The Office for Budget Responsibility has projected that the Brexit bill will be £60bn over the next five years as a result of lower growth and weaker tax returns. Optimism in forecasts unrelated to Brexit will have a bigger effect than Brexit in the short term by adding £7.8bn to public sector borrowing in 2016/17. This then falls to £4.6bn in 2018/19 and continues to decline. This is in contrast to the impact of Brexit, the cost of which the OBR projects will climb from £3bn in the coming year to around £15bn annually in 2018-2021.
What does the chart show?
The blue bars on the chart show the impact of Brexit-related forecast changes on net borrowing by the public sector, whereas the red bars reflect the impact of forecasting changes that are unrelated to the referendum. The black line is the total impact of these forecasting changes combined with the impact of government spending decisions and classification changes. The data is from March 2016 and is in billions of pounds.
Why is the chart interesting?
The chart demonstrates not only the magnitude of these revisions in forecasting but the anticipated timing of their impact on public sector net borrowing. The change in earlier optimism from the OBR was blamed, as ever, on the future being highly uncertain, particularly when estimates are reliant on government policy which is often drastically changeable.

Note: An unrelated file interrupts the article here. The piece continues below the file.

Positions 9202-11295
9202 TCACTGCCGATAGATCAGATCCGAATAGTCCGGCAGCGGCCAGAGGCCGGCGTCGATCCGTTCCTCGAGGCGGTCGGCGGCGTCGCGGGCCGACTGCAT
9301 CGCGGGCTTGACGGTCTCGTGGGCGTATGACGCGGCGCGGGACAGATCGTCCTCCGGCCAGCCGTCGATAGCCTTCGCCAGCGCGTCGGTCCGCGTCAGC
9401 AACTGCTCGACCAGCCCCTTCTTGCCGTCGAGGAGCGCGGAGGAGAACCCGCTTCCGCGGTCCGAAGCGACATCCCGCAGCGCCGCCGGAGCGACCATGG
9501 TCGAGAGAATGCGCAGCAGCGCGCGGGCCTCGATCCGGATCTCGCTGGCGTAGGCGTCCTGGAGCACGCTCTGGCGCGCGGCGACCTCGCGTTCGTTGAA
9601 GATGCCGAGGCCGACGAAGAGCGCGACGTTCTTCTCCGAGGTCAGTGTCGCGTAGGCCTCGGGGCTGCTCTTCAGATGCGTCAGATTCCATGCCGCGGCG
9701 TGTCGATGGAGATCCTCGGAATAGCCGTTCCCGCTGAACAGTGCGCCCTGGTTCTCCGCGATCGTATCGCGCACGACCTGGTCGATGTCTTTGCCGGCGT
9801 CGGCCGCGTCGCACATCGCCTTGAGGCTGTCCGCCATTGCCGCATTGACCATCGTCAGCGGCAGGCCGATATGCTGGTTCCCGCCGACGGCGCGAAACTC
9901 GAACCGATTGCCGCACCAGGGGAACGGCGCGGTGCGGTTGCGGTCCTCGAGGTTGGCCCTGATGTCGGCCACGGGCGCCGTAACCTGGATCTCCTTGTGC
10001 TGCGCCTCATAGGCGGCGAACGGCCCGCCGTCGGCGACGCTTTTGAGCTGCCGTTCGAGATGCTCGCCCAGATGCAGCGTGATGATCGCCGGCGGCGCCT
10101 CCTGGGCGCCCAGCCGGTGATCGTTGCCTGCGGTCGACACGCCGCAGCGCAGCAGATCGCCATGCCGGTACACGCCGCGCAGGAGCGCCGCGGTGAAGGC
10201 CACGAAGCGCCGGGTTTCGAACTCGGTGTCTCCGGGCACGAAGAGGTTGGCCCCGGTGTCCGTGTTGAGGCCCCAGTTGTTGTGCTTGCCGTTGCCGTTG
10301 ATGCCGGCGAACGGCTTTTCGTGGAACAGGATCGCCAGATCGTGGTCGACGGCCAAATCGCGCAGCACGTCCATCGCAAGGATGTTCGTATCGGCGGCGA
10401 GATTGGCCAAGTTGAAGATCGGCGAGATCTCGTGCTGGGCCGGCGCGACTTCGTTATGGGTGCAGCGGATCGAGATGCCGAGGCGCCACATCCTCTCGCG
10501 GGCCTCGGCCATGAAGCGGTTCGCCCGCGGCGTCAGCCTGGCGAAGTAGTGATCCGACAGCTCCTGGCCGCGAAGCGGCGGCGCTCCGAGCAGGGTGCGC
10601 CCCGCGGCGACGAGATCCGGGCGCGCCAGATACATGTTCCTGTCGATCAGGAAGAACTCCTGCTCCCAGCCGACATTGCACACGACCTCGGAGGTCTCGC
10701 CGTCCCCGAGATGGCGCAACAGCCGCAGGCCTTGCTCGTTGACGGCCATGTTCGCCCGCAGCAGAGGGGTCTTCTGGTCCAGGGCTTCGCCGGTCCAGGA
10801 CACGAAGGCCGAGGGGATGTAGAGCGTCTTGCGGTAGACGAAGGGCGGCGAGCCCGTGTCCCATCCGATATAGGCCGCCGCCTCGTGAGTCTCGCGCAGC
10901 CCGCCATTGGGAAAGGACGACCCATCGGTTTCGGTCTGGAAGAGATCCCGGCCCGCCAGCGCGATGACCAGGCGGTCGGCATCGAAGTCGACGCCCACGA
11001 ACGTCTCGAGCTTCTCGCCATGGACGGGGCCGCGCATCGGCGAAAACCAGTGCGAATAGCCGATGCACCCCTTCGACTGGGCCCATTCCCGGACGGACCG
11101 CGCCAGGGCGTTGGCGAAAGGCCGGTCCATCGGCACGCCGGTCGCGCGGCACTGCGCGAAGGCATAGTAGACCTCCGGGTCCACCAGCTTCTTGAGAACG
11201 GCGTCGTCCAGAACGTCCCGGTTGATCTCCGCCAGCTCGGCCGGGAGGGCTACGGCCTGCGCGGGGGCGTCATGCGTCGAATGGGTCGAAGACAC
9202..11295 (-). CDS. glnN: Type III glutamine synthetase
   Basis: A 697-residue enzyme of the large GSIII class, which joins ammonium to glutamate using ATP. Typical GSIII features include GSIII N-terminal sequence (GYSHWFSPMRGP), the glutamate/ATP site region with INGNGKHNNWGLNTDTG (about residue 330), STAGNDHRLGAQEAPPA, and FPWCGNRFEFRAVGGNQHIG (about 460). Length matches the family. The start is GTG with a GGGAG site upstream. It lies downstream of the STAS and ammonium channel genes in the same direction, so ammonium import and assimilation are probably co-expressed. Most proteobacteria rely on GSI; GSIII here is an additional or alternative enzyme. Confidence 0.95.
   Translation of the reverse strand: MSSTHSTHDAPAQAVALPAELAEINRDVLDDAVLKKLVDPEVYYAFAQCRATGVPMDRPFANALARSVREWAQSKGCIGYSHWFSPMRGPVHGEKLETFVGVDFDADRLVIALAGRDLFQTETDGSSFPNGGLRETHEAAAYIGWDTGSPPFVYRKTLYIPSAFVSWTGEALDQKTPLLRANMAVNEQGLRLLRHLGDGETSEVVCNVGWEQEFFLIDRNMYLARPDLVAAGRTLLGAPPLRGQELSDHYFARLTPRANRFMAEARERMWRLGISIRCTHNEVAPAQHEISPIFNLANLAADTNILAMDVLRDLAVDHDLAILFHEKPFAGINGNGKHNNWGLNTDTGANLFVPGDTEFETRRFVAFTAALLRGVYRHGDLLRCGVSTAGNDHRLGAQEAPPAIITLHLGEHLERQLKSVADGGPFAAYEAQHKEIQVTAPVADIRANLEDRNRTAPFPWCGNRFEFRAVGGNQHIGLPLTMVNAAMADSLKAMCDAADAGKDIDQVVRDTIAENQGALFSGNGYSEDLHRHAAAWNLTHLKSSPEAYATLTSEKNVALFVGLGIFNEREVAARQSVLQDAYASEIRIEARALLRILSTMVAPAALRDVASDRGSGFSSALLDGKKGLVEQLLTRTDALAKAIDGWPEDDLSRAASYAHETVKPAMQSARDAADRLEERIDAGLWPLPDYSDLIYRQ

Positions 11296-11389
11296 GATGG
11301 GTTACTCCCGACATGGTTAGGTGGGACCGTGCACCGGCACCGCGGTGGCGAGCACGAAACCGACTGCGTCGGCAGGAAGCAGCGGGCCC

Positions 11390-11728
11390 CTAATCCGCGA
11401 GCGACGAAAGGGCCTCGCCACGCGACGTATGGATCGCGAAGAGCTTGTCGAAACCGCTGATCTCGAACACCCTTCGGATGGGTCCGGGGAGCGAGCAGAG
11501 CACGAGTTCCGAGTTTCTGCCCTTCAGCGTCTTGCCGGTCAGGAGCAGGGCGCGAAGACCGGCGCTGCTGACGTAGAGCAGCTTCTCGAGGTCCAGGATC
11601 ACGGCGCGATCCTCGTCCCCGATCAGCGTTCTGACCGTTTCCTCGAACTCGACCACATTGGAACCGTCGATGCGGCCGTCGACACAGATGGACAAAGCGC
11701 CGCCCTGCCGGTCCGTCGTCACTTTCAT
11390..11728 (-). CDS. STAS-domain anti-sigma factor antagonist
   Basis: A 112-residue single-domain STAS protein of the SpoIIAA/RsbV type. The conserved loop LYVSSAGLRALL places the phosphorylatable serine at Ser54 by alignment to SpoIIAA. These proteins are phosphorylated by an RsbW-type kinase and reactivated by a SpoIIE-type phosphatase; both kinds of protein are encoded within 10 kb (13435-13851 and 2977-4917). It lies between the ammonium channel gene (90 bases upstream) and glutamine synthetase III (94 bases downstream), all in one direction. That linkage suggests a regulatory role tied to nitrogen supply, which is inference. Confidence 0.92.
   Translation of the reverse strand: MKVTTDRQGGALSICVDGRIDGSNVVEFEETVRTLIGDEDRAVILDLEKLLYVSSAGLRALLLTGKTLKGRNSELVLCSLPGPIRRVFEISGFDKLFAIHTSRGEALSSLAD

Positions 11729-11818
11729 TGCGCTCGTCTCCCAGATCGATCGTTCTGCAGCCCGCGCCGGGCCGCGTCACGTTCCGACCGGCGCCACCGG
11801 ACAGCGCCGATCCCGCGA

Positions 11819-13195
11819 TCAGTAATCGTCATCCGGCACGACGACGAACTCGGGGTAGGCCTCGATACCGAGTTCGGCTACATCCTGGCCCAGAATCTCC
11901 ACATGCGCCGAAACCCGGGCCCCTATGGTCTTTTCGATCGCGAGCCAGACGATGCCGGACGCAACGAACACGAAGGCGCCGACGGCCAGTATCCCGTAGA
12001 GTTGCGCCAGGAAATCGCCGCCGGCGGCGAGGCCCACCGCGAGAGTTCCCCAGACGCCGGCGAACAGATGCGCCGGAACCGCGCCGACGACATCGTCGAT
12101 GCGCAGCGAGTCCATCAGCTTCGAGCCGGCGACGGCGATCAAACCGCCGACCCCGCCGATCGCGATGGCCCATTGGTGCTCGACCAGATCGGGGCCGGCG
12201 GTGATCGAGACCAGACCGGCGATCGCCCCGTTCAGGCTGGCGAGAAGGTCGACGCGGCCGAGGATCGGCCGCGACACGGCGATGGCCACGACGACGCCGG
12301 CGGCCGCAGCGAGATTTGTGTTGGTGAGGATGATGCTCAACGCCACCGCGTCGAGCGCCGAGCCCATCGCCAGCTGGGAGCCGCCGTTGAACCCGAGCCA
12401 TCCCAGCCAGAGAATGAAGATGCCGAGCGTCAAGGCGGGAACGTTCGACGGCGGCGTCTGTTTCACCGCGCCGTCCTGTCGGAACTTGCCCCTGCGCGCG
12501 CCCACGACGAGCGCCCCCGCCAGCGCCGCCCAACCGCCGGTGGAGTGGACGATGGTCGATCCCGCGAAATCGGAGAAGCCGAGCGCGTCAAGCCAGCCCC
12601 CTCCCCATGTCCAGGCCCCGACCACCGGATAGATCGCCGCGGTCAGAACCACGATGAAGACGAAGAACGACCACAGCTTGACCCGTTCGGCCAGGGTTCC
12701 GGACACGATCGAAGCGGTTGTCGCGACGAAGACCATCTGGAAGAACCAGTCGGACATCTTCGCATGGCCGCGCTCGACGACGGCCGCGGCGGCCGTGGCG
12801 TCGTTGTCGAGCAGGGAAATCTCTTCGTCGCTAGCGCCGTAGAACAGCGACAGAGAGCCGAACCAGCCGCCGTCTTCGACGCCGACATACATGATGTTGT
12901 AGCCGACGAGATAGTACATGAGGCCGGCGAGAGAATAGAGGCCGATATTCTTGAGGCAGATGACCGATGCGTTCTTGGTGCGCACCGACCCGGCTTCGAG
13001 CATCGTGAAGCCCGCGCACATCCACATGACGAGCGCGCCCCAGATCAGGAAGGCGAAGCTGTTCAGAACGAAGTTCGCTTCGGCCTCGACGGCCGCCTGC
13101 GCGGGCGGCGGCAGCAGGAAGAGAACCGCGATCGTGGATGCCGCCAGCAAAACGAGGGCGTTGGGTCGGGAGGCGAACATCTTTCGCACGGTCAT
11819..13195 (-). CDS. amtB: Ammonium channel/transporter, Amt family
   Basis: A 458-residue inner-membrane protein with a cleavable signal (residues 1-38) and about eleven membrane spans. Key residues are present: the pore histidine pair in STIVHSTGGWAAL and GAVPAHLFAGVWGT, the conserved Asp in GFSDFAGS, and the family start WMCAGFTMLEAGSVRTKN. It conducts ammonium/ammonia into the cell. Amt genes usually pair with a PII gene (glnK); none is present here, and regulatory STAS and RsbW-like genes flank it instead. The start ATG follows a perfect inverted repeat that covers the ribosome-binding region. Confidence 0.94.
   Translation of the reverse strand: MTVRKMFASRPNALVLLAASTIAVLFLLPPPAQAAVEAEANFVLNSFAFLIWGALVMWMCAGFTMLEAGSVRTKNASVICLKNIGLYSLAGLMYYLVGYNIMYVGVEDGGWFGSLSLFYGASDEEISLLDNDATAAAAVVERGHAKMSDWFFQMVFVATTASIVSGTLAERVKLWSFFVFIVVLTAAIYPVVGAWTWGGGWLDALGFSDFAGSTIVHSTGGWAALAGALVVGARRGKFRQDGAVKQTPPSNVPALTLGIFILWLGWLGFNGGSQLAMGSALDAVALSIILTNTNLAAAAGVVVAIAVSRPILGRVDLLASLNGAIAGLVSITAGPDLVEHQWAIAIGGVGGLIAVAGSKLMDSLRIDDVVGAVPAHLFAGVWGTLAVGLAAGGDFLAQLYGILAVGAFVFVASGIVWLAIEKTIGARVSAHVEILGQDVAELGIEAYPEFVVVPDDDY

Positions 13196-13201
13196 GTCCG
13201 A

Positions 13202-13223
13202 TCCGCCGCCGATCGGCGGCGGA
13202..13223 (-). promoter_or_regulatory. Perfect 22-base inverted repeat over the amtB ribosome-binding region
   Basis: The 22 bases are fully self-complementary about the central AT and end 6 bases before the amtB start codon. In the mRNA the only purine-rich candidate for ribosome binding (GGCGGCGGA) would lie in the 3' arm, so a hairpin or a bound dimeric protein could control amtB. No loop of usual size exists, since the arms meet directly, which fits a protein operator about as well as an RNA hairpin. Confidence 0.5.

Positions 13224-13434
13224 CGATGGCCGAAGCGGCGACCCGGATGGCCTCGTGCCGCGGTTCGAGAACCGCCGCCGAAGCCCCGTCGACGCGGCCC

The chart shows that half of the total increase in public borrowing is related to Brexit, which has been controversial with those in Parliament who hold a rosier outlook on the UK’s departure from the EU. The OBR attribute a portion of the Brexit bill in part to lower migration, which they anticipate will add £1.9bn to public borrowing in 2017/18 and rise steadily to £5.9bn by 2020/21.
Another significant factor is the anticipated rise in inflation, which they state will add between £2-3bn annually for the next five years. Although the scale of this revision is large (£120bn upwards) in comparison with most historically, it remains dwarfed by the OBR’s massive revisions in the autumns of 2011 and 2012. The OBR has exercised caution however, with their chairman accepting in a recent interview that ‘forecasts are always wrong’.